By Pork CRC CEO, Dr Roger Campbell

Pork CRC Powering Ahead in 2017

Based on bumper grain harvests nationally and globally and continuing good demand for High Integrity Australian Pork, 2017 promises to be a very good year for Australian pork producers.
I certainly hope so and we at Pork CRC will do everything in our power to ensure it is.

Margin call
Australia seems to have missed out on falls in grain costs across the rest of the world in 2015 and 2016 and you will see this when I cover the global situation next month or maybe in March.
In 2015 most EU countries enjoyed 14% to 16% declines in cost of production relative to 2014, due largely to reduced feed costs, but we certainly did not. In the US, feed cost declined from $AUD 355/tonne in 2014 to $AUD 291/tonne in 2015 and fell further in 2016. In Australia there was little change in average feed cost between 2014 and 2015 and little relief in 2016. We should catch up this year, although I imagine all pork producing countries will enjoy further feed cost reductions in 2017. With the exception of China, the other countries, however, did not enjoy the relatively high and stable prices we did over the past two years. This is shown for the US industry in Figure 1. They have been less profitable than Australia and are relying on tapping into the market in China to reduce domestic supply and improve profitability in 2017. Indeed, China will play the major role in shaping the global pork situation in 2017. The other big issues in 2017 are likely to be antimicrobial resistance and use and the impact Donald Trump’s US Presidency has on global trade agreements.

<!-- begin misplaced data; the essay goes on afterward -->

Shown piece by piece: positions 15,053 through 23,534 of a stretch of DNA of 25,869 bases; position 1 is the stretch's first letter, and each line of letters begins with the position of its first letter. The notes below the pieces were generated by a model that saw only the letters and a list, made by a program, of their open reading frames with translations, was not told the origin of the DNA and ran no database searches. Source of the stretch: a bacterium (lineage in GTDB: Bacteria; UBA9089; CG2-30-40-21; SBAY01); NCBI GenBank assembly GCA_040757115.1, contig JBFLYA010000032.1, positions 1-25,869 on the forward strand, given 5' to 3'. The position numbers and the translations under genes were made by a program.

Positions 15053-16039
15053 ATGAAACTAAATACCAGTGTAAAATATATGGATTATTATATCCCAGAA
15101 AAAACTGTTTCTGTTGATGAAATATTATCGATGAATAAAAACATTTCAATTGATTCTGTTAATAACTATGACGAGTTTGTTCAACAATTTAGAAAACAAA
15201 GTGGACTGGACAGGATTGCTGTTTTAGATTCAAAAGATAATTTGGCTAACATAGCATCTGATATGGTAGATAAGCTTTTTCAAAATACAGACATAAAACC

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Pork CRC Initiatives APN December 2016

By Pork CRC CEO, Dr Roger Campbell

Year done and another to come: bring it on

Although 2017 is fast approaching, it seems like 2016 will never end.
While it’s been a long, busy and productive year for us at Pork CRC and for you too, no doubt, I think we all have good reason to anticipate next year with a positive mindset.